State House Sound Bites

Capitol reporter Mary Wilson covers Pennsylvania politics and issues at the Pennsylvania state capitol.

Safety rules for drilling sites pass in House, Senate

Written by Mary Wilson, Capitol Bureau Chief | Jan 19, 2012 12:03 AM

A plan to standardize safety procedures at natural gas wells in Pennsylvania is headed to the governor for his signature. 


The state Legislature has approved a bill to make well site operators develop emergency plans and share them with local and state officials.  It would also require local agencies have latitude and longitude coordinates for well sites. 


“It really is about the basic rules of public safety with planning, sharing those emergency plans, and giving 911 the information at their fingertips in the event of an emergency,” said sponsoring Sen. Lisa Baker, a Republican of Pike County.


Read StateImpactPA’s story about first responders and Marcellus Shale drilling: “Pennsylvania firefighters prepare for ‘the big one.’”


Cory Angell, a spokesman for the state Emergency Management Agency, said many counties are already requiring drillers to take similar safety precautions, but it’s important to establish statewide standards.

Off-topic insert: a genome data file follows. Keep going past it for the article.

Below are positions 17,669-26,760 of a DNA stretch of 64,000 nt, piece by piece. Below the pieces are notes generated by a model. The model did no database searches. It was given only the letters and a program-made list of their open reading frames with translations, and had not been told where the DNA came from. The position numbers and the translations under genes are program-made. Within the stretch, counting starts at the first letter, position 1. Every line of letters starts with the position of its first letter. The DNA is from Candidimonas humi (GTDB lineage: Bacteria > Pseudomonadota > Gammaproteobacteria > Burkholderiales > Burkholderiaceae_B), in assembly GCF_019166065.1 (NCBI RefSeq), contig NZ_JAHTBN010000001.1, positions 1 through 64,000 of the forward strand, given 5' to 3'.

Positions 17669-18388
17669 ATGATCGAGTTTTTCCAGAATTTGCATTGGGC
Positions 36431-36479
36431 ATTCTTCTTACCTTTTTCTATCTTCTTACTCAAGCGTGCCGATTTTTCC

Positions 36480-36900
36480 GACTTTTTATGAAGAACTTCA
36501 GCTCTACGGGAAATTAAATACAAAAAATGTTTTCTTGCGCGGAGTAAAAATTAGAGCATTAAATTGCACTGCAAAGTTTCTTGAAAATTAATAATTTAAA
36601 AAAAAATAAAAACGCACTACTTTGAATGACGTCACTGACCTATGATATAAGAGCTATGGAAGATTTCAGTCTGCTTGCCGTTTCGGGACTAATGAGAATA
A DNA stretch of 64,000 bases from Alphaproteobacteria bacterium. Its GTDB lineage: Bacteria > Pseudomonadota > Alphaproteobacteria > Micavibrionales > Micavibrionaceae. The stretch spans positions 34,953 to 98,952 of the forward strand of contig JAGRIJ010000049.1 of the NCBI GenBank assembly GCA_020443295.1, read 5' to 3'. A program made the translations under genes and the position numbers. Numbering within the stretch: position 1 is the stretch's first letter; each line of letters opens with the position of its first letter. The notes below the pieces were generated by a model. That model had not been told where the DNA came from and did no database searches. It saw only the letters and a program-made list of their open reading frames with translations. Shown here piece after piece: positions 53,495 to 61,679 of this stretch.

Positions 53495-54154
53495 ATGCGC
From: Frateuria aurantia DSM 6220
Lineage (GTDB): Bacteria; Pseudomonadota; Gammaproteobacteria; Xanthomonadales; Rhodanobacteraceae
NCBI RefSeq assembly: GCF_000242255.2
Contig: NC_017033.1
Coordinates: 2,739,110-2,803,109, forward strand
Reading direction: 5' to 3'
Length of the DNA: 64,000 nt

“The drilling’s occurring in locations in the state that are very rural. There aren’t street addresses and so it’s very important to have those GPS coordinates.  That way, our first responders that are local to the area can get there and help save life and limb if necessary.”


Based on the latest public data, Range Resources has the most producing wells in Pennsylvania.  Matt Pitzarella, a spokesman for the company, said “virtually all” of its well operators already observe the safety rules.


“If you had, for instance, an employee or a worker who is injured on a location, you’re going to need to be able to get a lifeline helicopter there very quickly, and you’re going to need to have all that planned out in advance,” said Pitzarella.


The safety rules bill passed the state Senate unanimously Wednesday.   Baker said she expects Gov. Corbett to sign it into law. The rules would go into effect immediately thereafter.


In a written statement, Baker said the need for the rules is underscored by recent news the state doesn’t have a handle on exactly how many natural gas wells have been drilled or where they are.

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